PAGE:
Take the 2-minute tour ×
Stack Overflow is a question and answer site for professional and enthusiast programmers. It's 100% free, no registration required.

I want to delete one or more specific line numbers from a file. How would I do this using sed?

share|improve this question
    
Can you give a more specific example of what you want? How will you decide which lines to remove? –  Mark Byers Jan 21 '10 at 20:14
    
Based upon line number –  Justin Ethier Jan 21 '10 at 20:15

5 Answers 5

up vote 85 down vote accepted

If you want to delete lines 5 through 10 and 12:

sed -e '5,10d;12d' file

This will print the results to the screen. If you want to save the results to the same file:

sed -i.bak -e '5,10d;12d' file

This will back the file up to file.bak, and delete the given lines.

share|improve this answer
8  
Not all unixes have gnu sed with "-i". Don't make the mistake of falling back to "sed cmd file > file", which will wipe out your file. –  pra Jan 22 '10 at 6:53
    
what If I wanted to delete the 5th line up to the last line? –  Pineapple Under the Sea May 11 '13 at 3:58
2  
@WearetheWorld sed -e '5,$d' file –  Brian Campbell May 11 '13 at 20:12
    
@BrianCampbell What should i do to delete only a particular line ?? –  Kanagavelu Sugumar Apr 24 at 10:56
2  
@KanagaveluSugumar sed -e '5d' file. The syntax is <address><command>; where <address> can be either a single line like 5 or a range of lines like 5,10, and the command d deletes the given line or lines. The addresses can also be regular expressions, or the dollar sign $ indicating the last line of the file. –  Brian Campbell Apr 24 at 14:30

and awk as well

awk 'NR!~/^(5|10|25)$/' file
share|improve this answer
    
NB: That awk line worked more reliably for me than the sed variant (between OS-X and Ubuntu Linux) –  Jay Taylor Feb 23 '12 at 19:13
$ cat foo
1
2
3
4
5
$ sed -e '2d;4d' foo
1
3
5
$ 
share|improve this answer

I would like to propose a generalization with awk.

When the file is made by blocks of a fixed size and the lines to delete are repeated for each block, awk can work fine in such a way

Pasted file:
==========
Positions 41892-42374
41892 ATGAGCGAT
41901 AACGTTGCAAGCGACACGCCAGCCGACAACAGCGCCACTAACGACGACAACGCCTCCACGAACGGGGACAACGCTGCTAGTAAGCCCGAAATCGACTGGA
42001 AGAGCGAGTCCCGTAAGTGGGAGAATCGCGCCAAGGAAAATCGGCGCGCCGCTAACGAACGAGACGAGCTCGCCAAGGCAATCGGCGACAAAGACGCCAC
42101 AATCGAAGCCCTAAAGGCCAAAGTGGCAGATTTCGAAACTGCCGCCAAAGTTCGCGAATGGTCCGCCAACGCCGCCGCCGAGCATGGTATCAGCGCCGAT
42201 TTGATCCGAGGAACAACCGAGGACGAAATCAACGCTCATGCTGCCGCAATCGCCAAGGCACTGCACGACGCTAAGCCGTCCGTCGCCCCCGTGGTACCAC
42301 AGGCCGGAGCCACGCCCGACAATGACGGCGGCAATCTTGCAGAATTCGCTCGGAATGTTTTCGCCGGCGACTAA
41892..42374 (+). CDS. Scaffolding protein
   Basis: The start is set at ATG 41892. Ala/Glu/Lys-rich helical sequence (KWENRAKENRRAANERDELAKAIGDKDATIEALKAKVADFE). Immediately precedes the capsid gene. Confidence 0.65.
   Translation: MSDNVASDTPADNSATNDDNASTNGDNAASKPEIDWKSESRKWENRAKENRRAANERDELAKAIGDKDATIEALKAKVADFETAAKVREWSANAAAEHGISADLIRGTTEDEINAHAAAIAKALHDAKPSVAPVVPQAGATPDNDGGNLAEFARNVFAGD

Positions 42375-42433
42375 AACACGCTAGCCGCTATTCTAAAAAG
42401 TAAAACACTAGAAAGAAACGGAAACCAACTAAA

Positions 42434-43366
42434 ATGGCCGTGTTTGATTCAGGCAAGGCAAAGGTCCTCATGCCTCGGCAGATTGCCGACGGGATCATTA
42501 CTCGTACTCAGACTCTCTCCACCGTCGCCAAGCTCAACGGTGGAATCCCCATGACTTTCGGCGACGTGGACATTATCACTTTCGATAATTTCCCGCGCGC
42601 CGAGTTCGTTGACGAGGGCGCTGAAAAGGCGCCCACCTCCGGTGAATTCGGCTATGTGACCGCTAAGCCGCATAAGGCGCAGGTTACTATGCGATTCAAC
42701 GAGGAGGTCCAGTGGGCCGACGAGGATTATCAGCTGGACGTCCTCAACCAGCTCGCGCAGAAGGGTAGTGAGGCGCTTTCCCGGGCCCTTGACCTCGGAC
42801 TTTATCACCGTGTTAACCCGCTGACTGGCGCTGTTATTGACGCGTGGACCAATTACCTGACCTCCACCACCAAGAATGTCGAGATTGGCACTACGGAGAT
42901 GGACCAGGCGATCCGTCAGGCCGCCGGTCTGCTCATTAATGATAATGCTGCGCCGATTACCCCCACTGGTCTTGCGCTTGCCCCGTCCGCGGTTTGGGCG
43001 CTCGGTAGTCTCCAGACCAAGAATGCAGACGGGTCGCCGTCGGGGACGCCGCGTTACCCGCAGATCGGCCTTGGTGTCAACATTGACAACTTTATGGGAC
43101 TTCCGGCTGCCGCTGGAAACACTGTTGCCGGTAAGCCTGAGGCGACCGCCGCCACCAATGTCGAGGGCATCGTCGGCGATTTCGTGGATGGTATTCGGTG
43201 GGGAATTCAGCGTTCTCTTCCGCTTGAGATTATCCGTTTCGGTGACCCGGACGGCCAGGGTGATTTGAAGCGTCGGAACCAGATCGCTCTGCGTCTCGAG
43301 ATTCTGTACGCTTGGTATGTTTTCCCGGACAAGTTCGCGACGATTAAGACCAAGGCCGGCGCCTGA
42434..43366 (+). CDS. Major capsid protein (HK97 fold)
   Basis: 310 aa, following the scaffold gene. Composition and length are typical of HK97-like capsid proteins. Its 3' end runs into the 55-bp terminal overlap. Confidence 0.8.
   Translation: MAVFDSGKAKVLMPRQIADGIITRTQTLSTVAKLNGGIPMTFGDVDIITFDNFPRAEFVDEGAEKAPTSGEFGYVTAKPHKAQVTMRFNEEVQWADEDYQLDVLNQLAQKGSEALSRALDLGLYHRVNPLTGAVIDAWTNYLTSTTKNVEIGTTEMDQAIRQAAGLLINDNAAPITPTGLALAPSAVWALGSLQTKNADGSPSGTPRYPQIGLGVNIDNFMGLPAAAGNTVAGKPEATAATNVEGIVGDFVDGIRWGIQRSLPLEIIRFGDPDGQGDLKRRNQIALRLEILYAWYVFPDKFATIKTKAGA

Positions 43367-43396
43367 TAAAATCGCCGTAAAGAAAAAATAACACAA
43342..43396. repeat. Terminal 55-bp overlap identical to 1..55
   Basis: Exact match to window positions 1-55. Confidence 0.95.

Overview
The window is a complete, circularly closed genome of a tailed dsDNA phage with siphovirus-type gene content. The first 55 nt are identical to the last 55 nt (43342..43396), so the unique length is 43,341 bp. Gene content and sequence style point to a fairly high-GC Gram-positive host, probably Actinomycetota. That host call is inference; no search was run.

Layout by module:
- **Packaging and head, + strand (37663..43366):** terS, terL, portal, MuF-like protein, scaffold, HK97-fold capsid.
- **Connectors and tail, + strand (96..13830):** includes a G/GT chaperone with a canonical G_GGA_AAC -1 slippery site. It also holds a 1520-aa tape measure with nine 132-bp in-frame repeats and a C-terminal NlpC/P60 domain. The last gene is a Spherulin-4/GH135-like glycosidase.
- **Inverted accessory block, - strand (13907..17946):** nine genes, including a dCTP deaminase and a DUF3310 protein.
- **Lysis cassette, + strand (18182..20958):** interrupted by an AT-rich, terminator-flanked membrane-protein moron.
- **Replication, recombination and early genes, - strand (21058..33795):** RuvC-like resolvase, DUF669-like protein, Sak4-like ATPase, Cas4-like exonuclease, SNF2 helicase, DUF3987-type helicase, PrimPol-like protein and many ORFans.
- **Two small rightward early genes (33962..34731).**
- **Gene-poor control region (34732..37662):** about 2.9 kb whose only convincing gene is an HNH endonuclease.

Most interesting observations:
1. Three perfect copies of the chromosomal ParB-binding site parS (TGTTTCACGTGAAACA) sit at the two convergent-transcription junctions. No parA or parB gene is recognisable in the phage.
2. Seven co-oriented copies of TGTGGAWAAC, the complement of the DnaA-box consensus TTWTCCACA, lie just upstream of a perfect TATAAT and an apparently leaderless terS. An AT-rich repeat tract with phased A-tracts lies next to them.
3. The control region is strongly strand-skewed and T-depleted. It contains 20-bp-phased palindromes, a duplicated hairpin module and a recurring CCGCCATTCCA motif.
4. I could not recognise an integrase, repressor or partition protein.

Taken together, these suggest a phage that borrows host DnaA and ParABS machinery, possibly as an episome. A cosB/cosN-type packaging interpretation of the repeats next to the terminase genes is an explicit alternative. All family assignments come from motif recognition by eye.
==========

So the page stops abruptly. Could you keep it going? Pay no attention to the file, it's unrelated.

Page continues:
awk '{nl=((NR-1)%2000)+1; if ( (nl<714) || ((nl>1025)&&(nl<1029)) ) print  $0}'
 OriginFile.dat > MyOutputCuttedFile.dat

In this example the size for the block is 2000 and I want to print the lines [1..713] and [1026..1029].

  • NR is the variable used by awk to store the current line number.
  • % gives the remainder (or modulus) of the division of two integers;
  • nl=((NR-1)%BLOCKSIZE)+1 Here we write in the variable nl the line number inside the current block. (see below)
  • || and && are the logical operator OR and AND.
  • print $0 writes the full line

Why ((NR-1)%BLOCKSIZE)+1:
(NR-1) We need a shift of one because 1%3=1, 2%3=2, but 3%3=0.
  +1   We add again 1 because we want to restore the desired order.

+-----+------+----------+------------+
| NR  | NR%3 | (NR-1)%3 | (NR-1)%3+1 |
+-----+------+----------+------------+
|  1  |  1   |    0     |     1      |
|  2  |  2   |    1     |     2      |
|  3  |  0   |    2     |     3      |
|  4  |  1   |    0     |     1      |
+-----+------+----------+------------+

share|improve this answer

You can delete a particular single line with its line number by sed -i '33d' file

This will delete the line on 33 line number and save the updated file.

share|improve this answer

Your Answer

 
discard

By posting your answer, you agree to the privacy policy and terms of service.

Not the answer you're looking for? Browse other questions tagged or ask your own question.